4. fancy restaurants with badly translated English menus
  5. at least five different languages
  6. about ten different vendors trying to sell me “their own unique work of art” from a battered briefcase
  7. a little waterfall
  8. Coca everything (a sacred, multi-use traditional plant, also known as the derivative for cocaine and a cure for altitude sickness)
  9. El Museo de Plantas Sagradas, Magicas y Medicinales (The Museum of Sacred, Magic, and Medicinal Plants)
  10. the most peaceful little street in what I later identified as the artsy neighborhood of San Blas, which is further up the hill from the main square.

Later that morning I met up with another group of friends from the university who were staying in Cusco as well and we hired a taxi driver to drive us to the Artesian Market in Pisaq, about 15 km outside of Cusco. Though the market didn’t offer much different from the stores in the city and we ended up being rained on, the drive was gorgeous. We passed by multiple archaeological ruins while winding through the hills. The village houses are the same dark red clay as the hills, giving the whole environment a feeling of harmony, in contrast to when houses seem to just suddenly appear on the horizon, unconnected to the land around them. At the market we bought some alpaca sweaters and came across a restaurant with a giant oven, as well as a little pen for guinea pigs, destined to become cuy, a traditional dish of roasted guinea pig. I planned to try cuy while in Cusco but it just didn’t sound very appetizing. Next time?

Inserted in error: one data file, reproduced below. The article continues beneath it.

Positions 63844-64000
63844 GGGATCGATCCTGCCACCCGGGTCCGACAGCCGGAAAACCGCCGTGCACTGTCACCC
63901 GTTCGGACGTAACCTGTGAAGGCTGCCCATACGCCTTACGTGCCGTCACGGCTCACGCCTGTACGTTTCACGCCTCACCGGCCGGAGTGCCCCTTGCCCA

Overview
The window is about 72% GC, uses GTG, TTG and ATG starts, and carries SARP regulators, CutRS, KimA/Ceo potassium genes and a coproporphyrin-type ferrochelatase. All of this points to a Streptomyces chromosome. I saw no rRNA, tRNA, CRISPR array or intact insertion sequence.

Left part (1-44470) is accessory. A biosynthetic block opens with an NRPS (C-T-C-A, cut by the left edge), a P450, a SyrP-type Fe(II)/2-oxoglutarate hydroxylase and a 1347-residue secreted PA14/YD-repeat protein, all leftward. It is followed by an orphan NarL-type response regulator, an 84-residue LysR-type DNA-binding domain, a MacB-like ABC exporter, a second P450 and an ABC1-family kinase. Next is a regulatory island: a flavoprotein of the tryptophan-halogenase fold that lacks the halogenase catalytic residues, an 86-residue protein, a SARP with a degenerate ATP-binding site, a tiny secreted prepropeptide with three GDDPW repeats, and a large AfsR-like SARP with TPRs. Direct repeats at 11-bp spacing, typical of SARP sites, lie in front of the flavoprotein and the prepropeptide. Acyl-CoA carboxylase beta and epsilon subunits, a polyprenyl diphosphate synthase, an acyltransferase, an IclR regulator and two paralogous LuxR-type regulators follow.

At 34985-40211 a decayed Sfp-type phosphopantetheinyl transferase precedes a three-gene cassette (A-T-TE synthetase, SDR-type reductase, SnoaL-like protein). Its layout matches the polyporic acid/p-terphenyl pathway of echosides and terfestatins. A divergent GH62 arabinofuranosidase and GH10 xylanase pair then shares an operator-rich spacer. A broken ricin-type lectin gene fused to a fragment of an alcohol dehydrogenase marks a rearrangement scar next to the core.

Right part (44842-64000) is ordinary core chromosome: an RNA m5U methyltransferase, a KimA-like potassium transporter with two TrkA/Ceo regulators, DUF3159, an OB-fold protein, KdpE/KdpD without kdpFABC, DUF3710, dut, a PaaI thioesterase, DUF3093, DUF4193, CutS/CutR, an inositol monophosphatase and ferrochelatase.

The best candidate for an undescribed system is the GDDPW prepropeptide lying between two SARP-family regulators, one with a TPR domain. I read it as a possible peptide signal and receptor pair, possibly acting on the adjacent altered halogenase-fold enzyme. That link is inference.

The next day Erin and I went to the museum I had seen earlier. The museum had an overwhelming amount of information but it was all very interesting. The displays covered everything from traditional medicine in the jungle and the Andes, the development of Coca-Cola, tobacco, to rooms full of specific plants that are traditionally used for sickness. If I remember right, the red and white colors of Coca-Cola actually correspond to the Peruvian flag, since coca, which was originally in the soda, has deep roots in Peru and was first “discovered” here. Coca is a stimulant, and when Coca-Cola’s inventor paired it with caffeine in the original recipe the drink made for what could now be compared to a 5 Hour Energy. They also mixed coca with wine, which became very popular in Europe. Now it comes in many forms, such as candy, tea, chocolate, and cookies—I stayed with the tea, in hopes it would help ease the slight headache I got from the altitude.

We left that afternoon, and after descending from the hills, watching movies as various as Norbit and La Vita et Bella, “sleeping”, and beginning a knitting project with some alpaca yarn, we were submerged yet again under the cloud of Lima fog. Although I missed the sun, I was happy to be back home. I can’t go a few days without seeing Marquenso running to greet me as I come and go from my room each day. With a successful trip and a renewed excitement, I accepted that the next week would be full of studying and wishing for a more diverse Spanish vocabulary.